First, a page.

Beta-glucans are a form of natural, soluble dietary fibre found in foods, including grains (such as barley, oats, and corn bran) and mushrooms (such as maitake, reishi, and shiitake). One of the richest concentrated sources of beta-glucans is found in the cell walls of baker's yeast (Saccharomyces Cerevisae). Regardless of the source, all beta-glucans are carbohydrates formed by a string of glucose molecules. They are then absorbed into the body through the intestines.
Many uses have been proposed for beta-glucan supplements, including their ability to promote wound healing, lower cholesterol levels. To date, however, clinical trials only support a few uses for this substance.
Beta-glucans may help to;
Reduce the risk of coronary heart disease by lowering blood cholesterol levels - glucans that are soluble in water (such as the 1,6 glucans form, which is extracted from whole oats) can help to reduce cholesterol levels when consumed as part of the healthy low-fat diet. Clinical trials have even shown that the higher the beta-glucan content, the greater the cholesterol-lowering effect.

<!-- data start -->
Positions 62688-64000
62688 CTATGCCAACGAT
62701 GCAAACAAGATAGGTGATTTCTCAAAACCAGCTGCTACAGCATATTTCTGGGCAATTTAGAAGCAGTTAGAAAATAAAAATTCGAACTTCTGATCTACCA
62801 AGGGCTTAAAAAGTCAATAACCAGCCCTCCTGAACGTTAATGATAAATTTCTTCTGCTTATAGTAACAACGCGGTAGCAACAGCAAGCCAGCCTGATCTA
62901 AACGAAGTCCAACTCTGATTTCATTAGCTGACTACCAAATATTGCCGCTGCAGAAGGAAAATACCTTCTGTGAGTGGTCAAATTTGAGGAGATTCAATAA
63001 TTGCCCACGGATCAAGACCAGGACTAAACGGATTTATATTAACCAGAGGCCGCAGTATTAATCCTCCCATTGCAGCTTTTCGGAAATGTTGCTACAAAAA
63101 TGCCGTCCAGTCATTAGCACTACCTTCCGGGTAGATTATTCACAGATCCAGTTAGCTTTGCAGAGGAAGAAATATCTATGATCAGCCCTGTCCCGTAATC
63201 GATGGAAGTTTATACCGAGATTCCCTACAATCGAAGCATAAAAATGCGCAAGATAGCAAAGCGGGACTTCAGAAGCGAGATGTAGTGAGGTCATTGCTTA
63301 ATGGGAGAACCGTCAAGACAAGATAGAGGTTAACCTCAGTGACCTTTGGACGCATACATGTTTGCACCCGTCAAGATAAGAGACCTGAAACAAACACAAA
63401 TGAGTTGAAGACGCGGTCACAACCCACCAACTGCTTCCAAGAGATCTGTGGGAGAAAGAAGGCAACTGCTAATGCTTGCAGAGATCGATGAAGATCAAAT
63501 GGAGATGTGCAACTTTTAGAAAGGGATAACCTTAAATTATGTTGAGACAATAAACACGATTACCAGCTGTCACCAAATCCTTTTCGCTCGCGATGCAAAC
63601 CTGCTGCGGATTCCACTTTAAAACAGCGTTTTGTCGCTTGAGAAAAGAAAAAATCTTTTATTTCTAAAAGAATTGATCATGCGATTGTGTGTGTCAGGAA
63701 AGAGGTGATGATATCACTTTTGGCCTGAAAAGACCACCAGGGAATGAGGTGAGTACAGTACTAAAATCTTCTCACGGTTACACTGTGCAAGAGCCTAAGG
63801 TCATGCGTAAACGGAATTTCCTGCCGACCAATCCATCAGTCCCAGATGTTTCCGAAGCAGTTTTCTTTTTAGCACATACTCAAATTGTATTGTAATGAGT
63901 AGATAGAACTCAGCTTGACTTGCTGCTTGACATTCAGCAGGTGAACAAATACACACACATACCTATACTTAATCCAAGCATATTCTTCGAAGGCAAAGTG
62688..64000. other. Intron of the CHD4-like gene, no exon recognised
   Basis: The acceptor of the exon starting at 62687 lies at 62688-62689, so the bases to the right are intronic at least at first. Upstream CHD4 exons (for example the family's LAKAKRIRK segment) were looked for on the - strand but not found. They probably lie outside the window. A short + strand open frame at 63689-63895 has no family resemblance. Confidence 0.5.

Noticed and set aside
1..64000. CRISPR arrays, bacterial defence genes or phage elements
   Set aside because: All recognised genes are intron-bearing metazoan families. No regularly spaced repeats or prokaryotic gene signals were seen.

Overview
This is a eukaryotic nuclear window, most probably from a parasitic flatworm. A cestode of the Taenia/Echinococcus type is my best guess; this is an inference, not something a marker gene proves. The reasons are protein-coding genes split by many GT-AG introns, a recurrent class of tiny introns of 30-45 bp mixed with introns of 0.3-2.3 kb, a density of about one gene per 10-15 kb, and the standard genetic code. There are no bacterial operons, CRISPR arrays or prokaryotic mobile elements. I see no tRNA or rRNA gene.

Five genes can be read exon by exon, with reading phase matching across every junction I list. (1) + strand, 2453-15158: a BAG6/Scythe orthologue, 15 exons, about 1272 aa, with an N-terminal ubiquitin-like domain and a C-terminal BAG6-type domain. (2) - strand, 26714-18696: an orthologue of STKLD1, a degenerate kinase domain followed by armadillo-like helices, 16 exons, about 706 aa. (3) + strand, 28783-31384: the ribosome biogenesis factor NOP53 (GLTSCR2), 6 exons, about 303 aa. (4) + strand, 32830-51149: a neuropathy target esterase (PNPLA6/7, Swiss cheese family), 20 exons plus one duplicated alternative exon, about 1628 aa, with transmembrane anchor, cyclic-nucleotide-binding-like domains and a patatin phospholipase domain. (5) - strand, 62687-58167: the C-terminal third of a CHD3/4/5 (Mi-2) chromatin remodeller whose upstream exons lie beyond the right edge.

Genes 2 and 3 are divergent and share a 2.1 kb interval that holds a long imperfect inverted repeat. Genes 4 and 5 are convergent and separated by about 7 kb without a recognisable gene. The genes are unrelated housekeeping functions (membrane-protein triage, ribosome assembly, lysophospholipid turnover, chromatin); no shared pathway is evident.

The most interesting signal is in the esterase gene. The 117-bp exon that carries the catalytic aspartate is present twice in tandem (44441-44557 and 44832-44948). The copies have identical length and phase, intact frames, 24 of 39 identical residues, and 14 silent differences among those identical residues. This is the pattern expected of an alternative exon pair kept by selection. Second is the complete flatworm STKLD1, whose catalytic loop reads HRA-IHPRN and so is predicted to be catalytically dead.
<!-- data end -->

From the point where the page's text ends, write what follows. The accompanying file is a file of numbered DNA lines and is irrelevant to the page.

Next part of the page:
Enhance immune-system power – research shows beta-glucans appear to intensify the immune system's ability to fight off infection, by activating certain white blood cells called macrophages - macrophages must be stimulated or activated in order to become functioning members of the immune system. Produced by the bone marrow, these blood cells patrol the body, eating up such foreign invaders as bacteria and fungi.